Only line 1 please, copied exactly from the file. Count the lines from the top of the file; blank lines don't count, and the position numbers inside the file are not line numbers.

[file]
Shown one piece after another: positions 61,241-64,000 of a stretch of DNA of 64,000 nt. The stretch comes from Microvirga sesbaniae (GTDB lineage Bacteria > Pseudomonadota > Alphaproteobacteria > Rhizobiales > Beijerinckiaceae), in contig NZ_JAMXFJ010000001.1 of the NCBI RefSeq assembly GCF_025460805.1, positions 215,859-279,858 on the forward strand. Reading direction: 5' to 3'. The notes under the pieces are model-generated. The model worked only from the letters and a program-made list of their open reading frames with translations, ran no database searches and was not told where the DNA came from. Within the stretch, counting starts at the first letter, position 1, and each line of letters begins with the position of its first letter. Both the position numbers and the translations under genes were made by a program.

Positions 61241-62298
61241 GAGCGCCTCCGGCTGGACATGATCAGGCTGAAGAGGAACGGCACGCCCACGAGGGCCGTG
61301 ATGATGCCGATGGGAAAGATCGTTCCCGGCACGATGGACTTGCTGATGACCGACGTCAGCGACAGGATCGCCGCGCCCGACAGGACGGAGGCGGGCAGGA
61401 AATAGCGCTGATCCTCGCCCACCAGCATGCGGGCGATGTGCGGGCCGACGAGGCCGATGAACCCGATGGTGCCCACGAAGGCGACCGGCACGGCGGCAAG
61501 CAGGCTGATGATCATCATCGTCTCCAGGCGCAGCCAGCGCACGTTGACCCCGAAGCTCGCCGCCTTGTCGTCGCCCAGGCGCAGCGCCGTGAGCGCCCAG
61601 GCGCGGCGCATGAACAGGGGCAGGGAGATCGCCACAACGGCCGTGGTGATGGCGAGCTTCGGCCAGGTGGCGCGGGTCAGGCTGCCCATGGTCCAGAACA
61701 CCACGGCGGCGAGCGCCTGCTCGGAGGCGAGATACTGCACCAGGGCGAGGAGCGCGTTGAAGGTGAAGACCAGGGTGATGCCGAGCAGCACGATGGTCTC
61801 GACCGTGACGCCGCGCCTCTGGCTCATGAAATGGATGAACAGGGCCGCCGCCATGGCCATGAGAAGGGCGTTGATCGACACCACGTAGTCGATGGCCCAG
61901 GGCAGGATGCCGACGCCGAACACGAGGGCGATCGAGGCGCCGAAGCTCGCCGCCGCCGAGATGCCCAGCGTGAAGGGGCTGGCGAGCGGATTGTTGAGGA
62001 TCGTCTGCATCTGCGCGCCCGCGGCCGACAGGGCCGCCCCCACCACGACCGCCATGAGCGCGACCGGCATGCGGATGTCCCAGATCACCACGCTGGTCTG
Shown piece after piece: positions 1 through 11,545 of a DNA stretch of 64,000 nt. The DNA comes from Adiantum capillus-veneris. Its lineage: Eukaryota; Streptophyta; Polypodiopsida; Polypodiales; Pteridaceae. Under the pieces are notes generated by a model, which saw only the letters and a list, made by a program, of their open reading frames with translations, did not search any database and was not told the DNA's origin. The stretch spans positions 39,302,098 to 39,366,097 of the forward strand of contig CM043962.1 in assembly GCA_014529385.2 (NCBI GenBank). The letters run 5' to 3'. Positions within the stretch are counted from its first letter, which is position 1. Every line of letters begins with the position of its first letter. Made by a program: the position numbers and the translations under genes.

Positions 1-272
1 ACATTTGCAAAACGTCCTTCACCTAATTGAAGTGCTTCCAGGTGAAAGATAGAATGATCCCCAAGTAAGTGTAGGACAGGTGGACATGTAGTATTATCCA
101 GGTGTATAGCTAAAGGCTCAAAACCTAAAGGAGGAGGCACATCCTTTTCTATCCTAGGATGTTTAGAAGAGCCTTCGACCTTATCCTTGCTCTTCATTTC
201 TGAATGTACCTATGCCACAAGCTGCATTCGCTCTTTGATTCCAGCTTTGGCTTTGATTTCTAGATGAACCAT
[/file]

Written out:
Shown one piece after another: positions 61,241-64,000 of a stretch of DNA of 64,000 nt. The stretch comes from Microvirga sesbaniae (GTDB lineage Bacteria > Pseudomonadota > Alphaproteobacteria > Rhizobiales > Beijerinckiaceae), in contig NZ_JAMXFJ010000001.1 of the NCBI RefSeq assembly GCF_025460805.1, positions 215,859-279,858 on the forward strand. Reading direction: 5' to 3'. The notes under the pieces are model-generated. The model worked only from the letters and a program-made list of their open reading frames with translations, ran no database searches and was not told where the DNA came from. Within the stretch, counting starts at the first letter, position 1, and each line of letters begins with the position of its first letter. Both the position numbers and the translations under genes were made by a program.